Living the SPICES

The 2019 Friends Magazine has arrived and for this edition’s Query the editors would like to know:

Which of the Quaker SPICES do you find it most challenging to live into—and why?

[SPICES is the acronym for the Quaker testimonies of Simplicity, Peace, Integrity, Community, Equality, and Stewardship]

Alumni, faculty, and parents weighed in with their responses, excerpted below. We invite you to read on and share your thoughts using the “Submit Comment” form below.

Dan Griffiths ’89, senior vice president for business operations at Hippo Education

Before I was asked to write this piece, I hadn’t explicitly considered the Quaker SPICES in the 30 years since I graduated from Friends. That isn’t to say that that I hadn’t considered these individual values—it’s hard not to struggle with simplicity in the age of instant everything, or peace in an overly complicated world. Integrity requires constant vigilance, community requires constant effort (at least in my case), and stewardship feels needed more than ever.

So … yes, I have thought about these values, but lost sight of the Quaker teachings that were such a constant but unimposing part of my education at Friends. When I stop to truly consider these values and how I live into them, include them in my life, I jump right to equality. In practical terms, I’m not faced with the same kind of issues of equality that I think most people think of when considering the term.

For me, the most personal struggle for equality is the struggle that my family takes on every day. I am the very lucky Dad of a spectacular 17-year-old son named Cole…More

Josh Valle ’89, P 21’, Pre-K head teacher at Friends School of Baltimore at Friends

Simplicity is something I think we all crave, as the world around us grows daily more complicated and demanding. Simplicity seems to have two aspects—one applying to things and one to time. As a teacher, I struggle to maintain simplicity in the classroom, especially when it comes to time. It’s a bit easier because my students are so young, but even at their age there are many forces working to complicate their lives and crowd their schedules. I strive to balance the wonderful learning opportunities the School provides with their need to play outside, to have free time when they can create with paper or build with wooden blocks. I have to remind myself to always carve out time when they can play, listen to a story, or take a nap. Once we start rushing, hurrying from one thing to the next, I know that I’ve lost sight of this simplicity of time and need to slow down and reexamine our routine…More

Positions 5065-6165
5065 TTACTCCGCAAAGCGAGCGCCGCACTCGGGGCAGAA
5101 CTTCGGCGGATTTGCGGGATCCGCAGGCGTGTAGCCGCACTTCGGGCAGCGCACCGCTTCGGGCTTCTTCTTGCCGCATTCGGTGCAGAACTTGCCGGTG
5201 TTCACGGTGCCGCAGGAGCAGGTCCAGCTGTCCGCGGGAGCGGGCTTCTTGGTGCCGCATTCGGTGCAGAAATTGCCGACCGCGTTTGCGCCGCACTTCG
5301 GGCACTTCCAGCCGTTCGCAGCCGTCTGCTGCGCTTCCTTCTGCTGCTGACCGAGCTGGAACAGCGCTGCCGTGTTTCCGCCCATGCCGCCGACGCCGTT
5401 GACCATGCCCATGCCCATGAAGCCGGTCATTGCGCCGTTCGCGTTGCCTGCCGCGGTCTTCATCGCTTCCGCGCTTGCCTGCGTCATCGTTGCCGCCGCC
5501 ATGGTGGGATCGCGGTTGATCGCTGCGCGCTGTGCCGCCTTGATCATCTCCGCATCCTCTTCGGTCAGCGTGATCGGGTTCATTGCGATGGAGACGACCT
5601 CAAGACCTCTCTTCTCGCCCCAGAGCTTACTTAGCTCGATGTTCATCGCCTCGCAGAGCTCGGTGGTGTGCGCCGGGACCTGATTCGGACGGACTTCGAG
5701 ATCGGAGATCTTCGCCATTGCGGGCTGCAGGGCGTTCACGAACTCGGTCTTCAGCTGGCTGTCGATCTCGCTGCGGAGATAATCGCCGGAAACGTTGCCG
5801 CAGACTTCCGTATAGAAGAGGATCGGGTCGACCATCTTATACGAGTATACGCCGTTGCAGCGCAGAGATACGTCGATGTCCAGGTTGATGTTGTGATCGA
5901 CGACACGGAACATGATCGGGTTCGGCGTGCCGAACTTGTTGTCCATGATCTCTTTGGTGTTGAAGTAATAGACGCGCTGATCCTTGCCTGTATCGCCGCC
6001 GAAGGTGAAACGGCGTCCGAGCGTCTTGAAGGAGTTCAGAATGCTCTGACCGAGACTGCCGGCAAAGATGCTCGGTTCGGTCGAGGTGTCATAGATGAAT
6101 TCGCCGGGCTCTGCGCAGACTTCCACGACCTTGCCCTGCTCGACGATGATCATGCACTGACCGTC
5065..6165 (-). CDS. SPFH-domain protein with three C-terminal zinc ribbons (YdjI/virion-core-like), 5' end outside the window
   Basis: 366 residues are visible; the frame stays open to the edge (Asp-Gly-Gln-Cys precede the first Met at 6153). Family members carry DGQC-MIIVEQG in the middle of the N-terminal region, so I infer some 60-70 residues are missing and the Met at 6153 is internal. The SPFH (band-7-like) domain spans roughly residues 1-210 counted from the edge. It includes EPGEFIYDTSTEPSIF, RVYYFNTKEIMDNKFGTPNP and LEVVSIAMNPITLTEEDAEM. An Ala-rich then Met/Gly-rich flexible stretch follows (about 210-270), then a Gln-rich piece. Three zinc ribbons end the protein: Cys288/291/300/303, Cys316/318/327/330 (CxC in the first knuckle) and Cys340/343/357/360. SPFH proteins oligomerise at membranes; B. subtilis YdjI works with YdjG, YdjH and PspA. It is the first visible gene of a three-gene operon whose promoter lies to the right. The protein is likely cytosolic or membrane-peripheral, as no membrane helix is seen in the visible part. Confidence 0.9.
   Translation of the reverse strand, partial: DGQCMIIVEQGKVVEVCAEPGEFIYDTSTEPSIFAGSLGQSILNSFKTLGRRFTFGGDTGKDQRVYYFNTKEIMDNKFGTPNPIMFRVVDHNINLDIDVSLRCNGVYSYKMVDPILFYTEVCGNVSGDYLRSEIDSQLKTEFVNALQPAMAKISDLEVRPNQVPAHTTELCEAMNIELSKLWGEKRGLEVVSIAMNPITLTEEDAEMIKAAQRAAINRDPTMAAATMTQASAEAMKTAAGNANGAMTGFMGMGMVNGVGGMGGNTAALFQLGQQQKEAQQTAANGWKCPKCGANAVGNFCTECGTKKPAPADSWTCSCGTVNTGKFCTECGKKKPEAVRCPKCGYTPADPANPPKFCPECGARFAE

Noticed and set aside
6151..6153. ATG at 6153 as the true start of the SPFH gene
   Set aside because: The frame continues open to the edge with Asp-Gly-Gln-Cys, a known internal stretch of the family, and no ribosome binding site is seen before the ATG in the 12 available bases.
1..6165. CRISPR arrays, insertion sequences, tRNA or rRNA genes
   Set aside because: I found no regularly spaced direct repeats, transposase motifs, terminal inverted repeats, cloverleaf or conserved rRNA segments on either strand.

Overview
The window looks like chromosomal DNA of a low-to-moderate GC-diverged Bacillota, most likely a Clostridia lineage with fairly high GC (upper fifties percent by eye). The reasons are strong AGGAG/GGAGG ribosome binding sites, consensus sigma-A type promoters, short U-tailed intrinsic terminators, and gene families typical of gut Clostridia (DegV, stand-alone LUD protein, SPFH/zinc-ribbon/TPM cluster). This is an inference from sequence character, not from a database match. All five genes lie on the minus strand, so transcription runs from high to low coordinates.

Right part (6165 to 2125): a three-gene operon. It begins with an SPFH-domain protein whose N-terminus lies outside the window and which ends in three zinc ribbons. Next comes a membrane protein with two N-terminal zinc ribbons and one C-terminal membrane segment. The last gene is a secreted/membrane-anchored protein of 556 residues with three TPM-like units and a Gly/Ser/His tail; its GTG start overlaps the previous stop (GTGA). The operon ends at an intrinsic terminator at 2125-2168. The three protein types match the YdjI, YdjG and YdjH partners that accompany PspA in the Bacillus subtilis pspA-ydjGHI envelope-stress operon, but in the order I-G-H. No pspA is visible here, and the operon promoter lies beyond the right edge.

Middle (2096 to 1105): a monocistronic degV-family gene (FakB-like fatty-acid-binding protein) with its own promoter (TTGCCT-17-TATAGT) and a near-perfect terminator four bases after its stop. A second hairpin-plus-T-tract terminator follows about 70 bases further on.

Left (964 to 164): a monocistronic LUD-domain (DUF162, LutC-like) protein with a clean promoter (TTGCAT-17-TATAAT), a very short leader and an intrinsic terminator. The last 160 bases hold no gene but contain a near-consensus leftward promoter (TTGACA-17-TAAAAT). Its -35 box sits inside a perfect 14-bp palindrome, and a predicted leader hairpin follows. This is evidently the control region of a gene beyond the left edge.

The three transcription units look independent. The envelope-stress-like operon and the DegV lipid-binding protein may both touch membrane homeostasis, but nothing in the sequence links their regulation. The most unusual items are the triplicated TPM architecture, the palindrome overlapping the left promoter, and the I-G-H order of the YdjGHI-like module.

Shaun Munroe ’12, admission associate and Middle School baseball coach, Friends School of Baltimore

At face value, the SPICES seem to be fairly straightforward. However, when you dig a little deeper the complexities continually emerge. The Quaker notion of “continuing revelation” speaks to the ever-changing and deepening truth of the world around us, a truth that I have sought out through the power of dialogue. Before working at Friends, I was a facilitator of dialogues between Afghan civilians and NATO cadets who were seeking to connect and humanize each other from thousands of miles apart. Finding equality with people who are so different and have differing needs is a challenge…More